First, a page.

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How easy is it to buy a new pair of shoes knowing that the proceeds will buy shoes for a child in a third world country? It’s the warm, fuzzy feeling of knowing each purchase makes a difference in the world. But what if that same purchase that appears to change someone’s life for the better actually does the opposite? What if that purchase ultimately destroys another country’s economy? TOMS shoes found itself in this very predicament. When Blake Mycoskie travelled to Argentina in 2006, his life changed forever. His heart was broken by the amount of children living without shoes, causing pain and disease. He immediately sprung into action, creating the “One-for-One” concept that buying one pair of shoes will give another pair to a child in need. The idea was genius and his business, which originated as “Tomorrow’s Shoes” as the idea, was to donate the pair of shoes the next day, took off in sales. Over the next few years, Mycoskie also added bags, coffee, and sunglasses to his company’s catalogue, making each item a different form of his “One-for-One” concept. Mycoskie’s ideas, business, and products were highly successful, but what was the impact on those third world countries he initially was trying to reach? The results were not as positive. Constant donations of shoes actually began to wound the struggling economies he was trying to assist, and suddenly Mycoskie’s pure intentions were not enough. While many companies and organizations strive to aid and support third world countries, those same groups often do more harm than good to the impoverished economies by taking away jobs and business opportunities.
While the original idea for TOMS shoes appears a helpful solution to an issue in another country, there are many flaws with this concept. Overall, the root of the company was charity. The intention was to help third world countries and people in need. Did TOMS help families? Absolutely. Did TOMS help the economy? Not so much. For every shoe that TOMS sold, one was purchased to be donated to someone in need of shoes in another country. With the success of the company, there was an abundance of shoes being taken over to give away. In theory, this is a great idea and a great way to “give back.” In reality, by flooding the market with free shoes, it took away business from local shoe sellers. These hardworking citizens now have less business, and this may even cause them to lose their job. This hurts the economy because it’s taking away local jobs. The issue of a struggling economy was approached in the wrong way. In order to truly help a failing economy, there needs to be growth and development. You cannot give these things; they take effort, time, and energy. As one article says, “This damaging perspective is promoted by handout charities and philanthropic organizations, giving products to struggling populations without truly assessing the lasting effect it will have on the community.” In order to truly make a difference on the economy there has to be more work done than just charity. Companies such as TOMS need to invest more into growing local businesses and raising up dedicated, hard-working citizens. These two things are what will contribute to the growth of the economy. By over-donating, TOMS takes away from local businesses and workers, therefore hurting the economy, rather than helping it.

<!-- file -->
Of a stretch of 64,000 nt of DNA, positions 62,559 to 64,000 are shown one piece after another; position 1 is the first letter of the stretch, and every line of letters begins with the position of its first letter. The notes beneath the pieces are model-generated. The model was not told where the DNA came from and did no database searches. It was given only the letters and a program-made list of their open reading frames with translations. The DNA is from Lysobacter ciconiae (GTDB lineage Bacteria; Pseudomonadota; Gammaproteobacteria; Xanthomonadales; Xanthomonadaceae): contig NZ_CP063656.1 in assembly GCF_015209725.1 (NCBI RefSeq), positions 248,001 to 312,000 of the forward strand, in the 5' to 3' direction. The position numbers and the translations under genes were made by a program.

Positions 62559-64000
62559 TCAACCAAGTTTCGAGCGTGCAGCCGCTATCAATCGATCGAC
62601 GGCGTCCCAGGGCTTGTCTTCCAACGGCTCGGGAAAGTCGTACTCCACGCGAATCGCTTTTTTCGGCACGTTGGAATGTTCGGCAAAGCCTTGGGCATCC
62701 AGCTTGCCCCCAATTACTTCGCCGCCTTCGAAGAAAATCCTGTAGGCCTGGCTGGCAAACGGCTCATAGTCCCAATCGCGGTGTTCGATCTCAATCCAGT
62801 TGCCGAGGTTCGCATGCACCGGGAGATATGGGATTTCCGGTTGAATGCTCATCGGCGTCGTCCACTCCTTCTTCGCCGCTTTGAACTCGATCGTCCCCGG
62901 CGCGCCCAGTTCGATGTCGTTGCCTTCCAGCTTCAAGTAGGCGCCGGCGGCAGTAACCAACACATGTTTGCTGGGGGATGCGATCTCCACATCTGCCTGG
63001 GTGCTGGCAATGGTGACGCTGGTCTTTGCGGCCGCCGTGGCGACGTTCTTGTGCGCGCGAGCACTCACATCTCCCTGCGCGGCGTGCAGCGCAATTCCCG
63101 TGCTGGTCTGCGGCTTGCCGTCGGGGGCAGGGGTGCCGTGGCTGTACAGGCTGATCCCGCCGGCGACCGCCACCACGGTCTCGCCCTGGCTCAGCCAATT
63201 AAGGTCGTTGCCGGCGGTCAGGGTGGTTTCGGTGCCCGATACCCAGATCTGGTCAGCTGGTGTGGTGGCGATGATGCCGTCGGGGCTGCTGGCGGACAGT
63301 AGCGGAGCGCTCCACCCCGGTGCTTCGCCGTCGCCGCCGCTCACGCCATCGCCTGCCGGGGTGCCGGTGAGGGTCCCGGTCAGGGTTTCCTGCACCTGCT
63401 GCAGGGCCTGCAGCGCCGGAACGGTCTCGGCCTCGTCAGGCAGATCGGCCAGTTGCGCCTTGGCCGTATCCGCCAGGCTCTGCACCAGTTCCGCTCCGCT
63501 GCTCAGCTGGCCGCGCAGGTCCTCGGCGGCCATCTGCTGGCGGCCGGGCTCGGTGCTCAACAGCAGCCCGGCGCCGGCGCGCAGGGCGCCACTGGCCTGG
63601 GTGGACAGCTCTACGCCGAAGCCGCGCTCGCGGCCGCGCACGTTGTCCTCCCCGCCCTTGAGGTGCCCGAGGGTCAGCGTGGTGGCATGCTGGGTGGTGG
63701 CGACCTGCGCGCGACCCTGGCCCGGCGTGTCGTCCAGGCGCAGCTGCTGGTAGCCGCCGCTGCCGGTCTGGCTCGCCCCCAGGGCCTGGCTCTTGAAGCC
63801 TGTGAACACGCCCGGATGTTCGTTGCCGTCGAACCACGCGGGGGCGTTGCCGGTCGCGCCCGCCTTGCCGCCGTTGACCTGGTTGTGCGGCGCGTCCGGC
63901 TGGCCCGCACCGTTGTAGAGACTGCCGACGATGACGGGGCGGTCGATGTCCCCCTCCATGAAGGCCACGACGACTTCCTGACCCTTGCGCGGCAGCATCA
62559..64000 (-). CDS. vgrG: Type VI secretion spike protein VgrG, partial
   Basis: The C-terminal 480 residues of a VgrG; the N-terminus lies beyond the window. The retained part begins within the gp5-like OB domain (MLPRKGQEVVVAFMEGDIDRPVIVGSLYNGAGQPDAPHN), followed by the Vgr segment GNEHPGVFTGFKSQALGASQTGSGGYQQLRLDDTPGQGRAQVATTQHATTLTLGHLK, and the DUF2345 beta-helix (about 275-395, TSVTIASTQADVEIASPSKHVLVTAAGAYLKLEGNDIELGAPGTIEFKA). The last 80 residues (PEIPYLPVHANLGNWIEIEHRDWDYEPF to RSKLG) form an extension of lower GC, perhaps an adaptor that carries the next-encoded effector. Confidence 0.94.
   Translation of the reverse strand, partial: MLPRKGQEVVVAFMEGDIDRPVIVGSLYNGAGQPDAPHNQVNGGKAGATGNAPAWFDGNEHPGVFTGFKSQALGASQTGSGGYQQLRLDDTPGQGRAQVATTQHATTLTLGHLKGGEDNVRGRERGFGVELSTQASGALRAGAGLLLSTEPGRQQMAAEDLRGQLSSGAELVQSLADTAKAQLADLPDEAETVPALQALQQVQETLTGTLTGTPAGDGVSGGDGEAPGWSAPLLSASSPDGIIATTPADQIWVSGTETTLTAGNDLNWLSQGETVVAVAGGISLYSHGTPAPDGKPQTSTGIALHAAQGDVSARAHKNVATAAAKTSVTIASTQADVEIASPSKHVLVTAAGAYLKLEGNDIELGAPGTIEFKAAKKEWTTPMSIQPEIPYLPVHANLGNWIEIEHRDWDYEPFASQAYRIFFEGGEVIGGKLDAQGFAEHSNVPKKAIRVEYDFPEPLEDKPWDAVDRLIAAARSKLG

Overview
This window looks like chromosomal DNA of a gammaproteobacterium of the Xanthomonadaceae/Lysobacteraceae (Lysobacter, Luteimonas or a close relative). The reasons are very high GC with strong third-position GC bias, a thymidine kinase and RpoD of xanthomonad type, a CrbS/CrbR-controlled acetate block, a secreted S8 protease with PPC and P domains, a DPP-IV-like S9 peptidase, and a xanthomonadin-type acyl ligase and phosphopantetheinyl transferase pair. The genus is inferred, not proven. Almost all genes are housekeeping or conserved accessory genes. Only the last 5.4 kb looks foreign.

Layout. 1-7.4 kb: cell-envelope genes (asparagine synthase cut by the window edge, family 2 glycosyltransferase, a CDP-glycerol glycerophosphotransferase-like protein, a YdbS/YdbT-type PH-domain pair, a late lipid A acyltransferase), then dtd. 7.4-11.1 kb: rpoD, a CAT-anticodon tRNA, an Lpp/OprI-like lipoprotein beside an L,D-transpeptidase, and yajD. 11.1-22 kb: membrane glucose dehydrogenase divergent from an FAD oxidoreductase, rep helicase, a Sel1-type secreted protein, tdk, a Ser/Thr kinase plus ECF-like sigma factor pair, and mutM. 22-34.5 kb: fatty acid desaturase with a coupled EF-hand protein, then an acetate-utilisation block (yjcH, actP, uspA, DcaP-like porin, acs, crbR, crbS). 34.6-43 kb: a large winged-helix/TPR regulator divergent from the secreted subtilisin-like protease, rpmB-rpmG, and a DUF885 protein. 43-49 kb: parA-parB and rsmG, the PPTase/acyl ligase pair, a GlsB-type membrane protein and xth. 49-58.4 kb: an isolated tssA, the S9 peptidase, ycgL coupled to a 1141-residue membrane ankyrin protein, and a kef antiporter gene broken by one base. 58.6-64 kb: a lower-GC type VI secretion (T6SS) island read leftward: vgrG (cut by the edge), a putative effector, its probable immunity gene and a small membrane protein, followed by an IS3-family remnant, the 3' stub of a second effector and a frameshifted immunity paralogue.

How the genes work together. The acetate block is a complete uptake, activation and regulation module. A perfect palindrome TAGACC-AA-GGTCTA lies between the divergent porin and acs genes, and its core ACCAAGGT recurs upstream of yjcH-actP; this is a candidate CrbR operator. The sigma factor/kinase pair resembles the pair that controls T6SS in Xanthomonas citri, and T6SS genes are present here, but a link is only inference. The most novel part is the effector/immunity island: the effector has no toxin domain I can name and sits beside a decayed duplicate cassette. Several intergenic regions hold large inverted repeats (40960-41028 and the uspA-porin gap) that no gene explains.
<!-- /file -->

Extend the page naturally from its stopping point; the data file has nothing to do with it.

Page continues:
TOMS shoes has proven to be a highly successful company, bringing in millions of dollars every year. Since its creation, sales have taken off and they are now a popular and widely known brand. With this being said, there are a lot of shoes being donated every day. Not only do these shoes take away from local businesses, but they also create a society of dependency. As stated by journalist Molly Jackson, “Or worse yet, they say, something as innocuous as a free pair of shoes could push those levers farther out of reach, leaving families dependent on erratic aid that shuts out local industries' chance to develop.” Those local businesses that are harmed with the donations are led to find other sources of income. If there are constant donations of shoes, why is there a need for a local shoe store? These societies often become dependent on the fact that aid comes so frequently. This is a dangerous position for those countries to be in for many reasons. Firstly, just because donations come in often does not mean that they are guaranteed to come regularly. A slow in sales could easily throw off an economy trusting that aid will come. This dependency is also dangerous because it puts other countries, such as the United States, in unnecessary power over the third world countries they’re aiding. One of the main reasons to developing a country’s economy is so that they can gain power among other nations, and dependency directly hinders that. Developing countries seek to be able to sustain themselves, and therefore cannot grow if they depend on another society. Constant aid creates an economy of dependency and dependency hinders important economic advancement.